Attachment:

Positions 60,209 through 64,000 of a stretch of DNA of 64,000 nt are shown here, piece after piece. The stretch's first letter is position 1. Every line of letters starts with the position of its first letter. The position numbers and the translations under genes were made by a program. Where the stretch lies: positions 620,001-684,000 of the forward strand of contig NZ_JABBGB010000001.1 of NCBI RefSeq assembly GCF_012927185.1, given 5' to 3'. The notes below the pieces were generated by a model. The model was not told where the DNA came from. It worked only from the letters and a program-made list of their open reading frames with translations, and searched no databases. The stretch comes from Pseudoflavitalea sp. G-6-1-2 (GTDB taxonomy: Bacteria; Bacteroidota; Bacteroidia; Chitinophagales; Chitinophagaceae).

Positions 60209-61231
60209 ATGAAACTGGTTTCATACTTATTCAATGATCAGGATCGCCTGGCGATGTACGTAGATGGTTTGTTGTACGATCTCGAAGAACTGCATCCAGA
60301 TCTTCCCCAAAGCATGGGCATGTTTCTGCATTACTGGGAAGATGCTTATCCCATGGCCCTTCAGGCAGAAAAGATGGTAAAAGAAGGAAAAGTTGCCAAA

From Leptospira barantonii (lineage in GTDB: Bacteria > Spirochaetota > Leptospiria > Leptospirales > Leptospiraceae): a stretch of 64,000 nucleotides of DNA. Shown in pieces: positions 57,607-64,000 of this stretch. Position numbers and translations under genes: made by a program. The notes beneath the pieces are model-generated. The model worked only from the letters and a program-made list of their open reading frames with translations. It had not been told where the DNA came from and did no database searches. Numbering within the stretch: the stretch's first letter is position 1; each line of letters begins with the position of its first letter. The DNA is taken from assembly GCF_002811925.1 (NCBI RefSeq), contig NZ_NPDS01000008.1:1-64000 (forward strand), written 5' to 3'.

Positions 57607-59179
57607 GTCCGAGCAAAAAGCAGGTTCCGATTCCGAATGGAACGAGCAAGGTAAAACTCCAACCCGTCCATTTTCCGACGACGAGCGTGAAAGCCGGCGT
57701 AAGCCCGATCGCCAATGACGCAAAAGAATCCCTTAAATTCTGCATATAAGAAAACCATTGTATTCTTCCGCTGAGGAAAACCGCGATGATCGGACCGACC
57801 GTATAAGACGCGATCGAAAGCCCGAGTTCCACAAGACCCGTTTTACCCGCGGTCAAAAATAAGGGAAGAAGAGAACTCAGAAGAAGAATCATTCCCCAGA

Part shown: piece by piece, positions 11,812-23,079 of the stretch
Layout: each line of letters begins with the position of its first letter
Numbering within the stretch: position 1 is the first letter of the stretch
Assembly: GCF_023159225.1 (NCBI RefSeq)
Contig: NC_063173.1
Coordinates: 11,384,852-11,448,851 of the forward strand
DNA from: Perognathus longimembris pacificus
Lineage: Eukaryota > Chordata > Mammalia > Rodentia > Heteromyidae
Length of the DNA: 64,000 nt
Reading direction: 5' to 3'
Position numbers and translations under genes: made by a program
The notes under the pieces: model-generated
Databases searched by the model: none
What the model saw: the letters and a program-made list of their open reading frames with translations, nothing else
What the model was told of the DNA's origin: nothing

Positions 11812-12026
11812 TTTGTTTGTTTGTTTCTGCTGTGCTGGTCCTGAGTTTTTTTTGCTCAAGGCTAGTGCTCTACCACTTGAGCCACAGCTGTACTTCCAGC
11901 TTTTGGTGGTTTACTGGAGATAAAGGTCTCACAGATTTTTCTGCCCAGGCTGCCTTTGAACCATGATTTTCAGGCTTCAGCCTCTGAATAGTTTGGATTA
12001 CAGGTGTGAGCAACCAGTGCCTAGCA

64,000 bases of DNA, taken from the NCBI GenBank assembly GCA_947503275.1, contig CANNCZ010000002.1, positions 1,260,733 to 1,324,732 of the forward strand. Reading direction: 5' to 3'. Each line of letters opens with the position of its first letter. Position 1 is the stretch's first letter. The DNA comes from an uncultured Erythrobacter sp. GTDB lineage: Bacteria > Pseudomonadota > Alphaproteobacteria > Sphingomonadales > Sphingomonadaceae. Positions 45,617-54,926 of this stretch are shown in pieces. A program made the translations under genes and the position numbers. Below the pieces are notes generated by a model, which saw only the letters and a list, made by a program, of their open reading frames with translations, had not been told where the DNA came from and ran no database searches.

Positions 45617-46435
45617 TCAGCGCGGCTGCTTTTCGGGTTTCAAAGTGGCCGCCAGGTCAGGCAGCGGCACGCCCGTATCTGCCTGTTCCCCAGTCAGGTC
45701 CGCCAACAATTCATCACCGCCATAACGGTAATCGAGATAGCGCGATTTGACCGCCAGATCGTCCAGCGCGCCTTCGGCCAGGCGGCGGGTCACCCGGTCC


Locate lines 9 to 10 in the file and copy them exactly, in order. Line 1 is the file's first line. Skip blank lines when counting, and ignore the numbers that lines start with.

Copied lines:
57801 GTATAAGACGCGATCGAAAGCCCGAGTTCCACAAGACCCGTTTTACCCGCGGTCAAAAATAAGGGAAGAAGAGAACTCAGAAGAAGAATCATTCCCCAGA

Part shown: piece by piece, positions 11,812-23,079 of the stretch